U.S. military services have made significant progress in networking weapons systems and sharing battlefield data during the last 10-15 years, but more work needs to be done to ensure seamless information flow and improve joint command and control.
During the period of Oct. 4-14, Naval units of the USS Tarawa Expeditionary Strike Group will participate off the coast of Southern California in Trident Warrior 04, the Navy's premier FORCEnet Sea Trial experiment. Participants include Expeditionary Strike Group ONE (ESG-1), 13th Marine Expeditionary Unit (MEU), USS Tarawa (LHA 1), USS Pearl Harbor (LSD 52), USS Chosin (CG 65), USS Cleveland (LPD 7) and USS John Paul Jones (DDG 53).
Trident Warrior is sponsored by the Naval Network Warfare Command (NETWARCOM). Others supporting commands are the Space and Naval Warfare Systems Command (SPAWAR), Naval Postgraduate School, Naval Sea Systems Command (NAVSEA) and the Naval Personnel Development Command (NPDC).
Trident Warrior's purpose is twofold. First, it will provide speed to capability, a rapid fielding of improved FORCEnet command and control warfighting capability to the fl eet. And it will develop supporting tactics, techniques and procedures (TTP) designed to optimize the employment of new technologies in Naval operations. The overall intent is to identify and assess the capabilities available when operational and tactical nodes are connected in a near real-time environment.
FORCEnet, the networked command and control component of Sea Power 21, is the driving force behind Trident Warrior. FORCEnet empowers commanders to make better decisions faster and see the effective execution of those decisions. Building FORCEnet capability, Trident Warrior 04 will focus on:
• Expeditionary, multitiered sensor and weapon information
• Human-centric integration
• Distributed, collaborative command and control
• Dynamic, multipath and survivable networks
• Information effects
• Adaptive automated decision aids
Trident Warrior will exploit several Navy information technology initiatives, and a detailed analytical process will measure the effectiveness of these technology initiatives to help watchstanders at various levels.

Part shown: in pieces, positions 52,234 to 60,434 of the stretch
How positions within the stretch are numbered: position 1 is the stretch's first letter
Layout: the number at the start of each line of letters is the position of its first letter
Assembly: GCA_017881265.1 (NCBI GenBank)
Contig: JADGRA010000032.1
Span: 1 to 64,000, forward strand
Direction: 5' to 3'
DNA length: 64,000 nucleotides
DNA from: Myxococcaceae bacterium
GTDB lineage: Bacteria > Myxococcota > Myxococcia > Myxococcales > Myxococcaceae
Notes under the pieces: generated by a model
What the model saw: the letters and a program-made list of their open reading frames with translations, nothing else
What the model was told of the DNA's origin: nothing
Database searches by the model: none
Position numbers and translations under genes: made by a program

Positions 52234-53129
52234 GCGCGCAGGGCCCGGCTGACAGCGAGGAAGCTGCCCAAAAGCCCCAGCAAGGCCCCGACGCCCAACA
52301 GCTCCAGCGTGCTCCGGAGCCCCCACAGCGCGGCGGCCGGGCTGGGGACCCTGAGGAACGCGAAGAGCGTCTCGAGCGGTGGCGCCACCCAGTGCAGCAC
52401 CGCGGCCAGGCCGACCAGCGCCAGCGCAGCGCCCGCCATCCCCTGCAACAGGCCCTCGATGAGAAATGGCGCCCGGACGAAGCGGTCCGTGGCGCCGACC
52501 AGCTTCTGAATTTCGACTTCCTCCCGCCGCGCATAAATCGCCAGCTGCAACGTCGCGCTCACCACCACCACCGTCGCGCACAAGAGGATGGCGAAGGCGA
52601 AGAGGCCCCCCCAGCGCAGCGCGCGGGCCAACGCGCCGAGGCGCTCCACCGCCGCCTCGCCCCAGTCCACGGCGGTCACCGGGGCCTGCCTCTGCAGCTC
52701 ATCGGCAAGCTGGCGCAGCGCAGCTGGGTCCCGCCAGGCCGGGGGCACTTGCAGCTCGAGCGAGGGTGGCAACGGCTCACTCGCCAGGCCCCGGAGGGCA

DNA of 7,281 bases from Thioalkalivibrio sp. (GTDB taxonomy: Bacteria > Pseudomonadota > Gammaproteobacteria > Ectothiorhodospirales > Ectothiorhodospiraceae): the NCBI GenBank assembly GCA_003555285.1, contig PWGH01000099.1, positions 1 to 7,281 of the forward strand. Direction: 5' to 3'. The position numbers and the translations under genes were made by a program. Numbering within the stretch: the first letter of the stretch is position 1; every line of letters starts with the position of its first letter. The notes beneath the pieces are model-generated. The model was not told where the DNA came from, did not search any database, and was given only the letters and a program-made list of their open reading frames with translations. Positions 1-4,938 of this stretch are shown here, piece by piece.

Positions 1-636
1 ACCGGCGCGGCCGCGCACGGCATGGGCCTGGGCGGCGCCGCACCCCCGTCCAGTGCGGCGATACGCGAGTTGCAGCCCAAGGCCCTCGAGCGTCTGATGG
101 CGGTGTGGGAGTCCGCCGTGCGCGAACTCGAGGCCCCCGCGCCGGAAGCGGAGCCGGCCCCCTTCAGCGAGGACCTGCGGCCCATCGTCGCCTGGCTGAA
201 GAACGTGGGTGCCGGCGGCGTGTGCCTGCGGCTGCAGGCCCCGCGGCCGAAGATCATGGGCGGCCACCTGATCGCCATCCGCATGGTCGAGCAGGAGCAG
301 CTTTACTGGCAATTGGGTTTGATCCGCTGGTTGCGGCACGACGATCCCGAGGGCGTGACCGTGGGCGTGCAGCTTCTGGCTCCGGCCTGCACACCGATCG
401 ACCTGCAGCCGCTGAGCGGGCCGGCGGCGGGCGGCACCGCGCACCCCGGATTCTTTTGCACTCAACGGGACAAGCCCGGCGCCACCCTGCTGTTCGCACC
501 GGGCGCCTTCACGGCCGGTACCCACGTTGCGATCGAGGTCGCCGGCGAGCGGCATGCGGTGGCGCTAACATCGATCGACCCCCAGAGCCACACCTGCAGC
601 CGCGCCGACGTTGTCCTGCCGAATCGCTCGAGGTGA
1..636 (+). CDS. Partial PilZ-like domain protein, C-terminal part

Web-Enabled Warrior (WEW) is an initiative that provides integrated Web-service enterprise tools and network capabilities to assist in the completion of watchstander tasks. Increased task accomplishment will be achieved through improved knowledge of information placement and by the visualization of complex data in an effective format.
The following are a few of the WEW systems scheduled for evaluation:
• Navy-Marine Corps Portal (NMCP) – a suite of information services useful to tactical watchstanders in a preconfigured workstation environment. These services will increase watchstander efficiency in the performance of operational tasks by reducing his or her level of effort.
• Global Command & Control System-Maritime (GCCS-M) eWeb – a Web-enabled version of the GCCS-M picture available to all SIPRNET Web browser enabled computers.
• Naval Integrated Tactical Environmental System (NITES) - Next – an upgraded gateway to a variety of useful METOC products designed for deployed forces through distributed Web services architecture. A suite of METOC services will also be available to tactical watchstanders through NMCP.
Another program fundamental to Trident Warrior is the Naval Networks initiative, which focuses on optimizing the communications bandwidth available to the fleet. Lessons learned during Operation Iraqi Freedom identified the need for increased and better bandwidth management in support of tactical operations. Implementing the newest version of the Advanced Digital Network System (ADNS), the networks initiative provides multipath, multitiered network architecture and uses prioritiza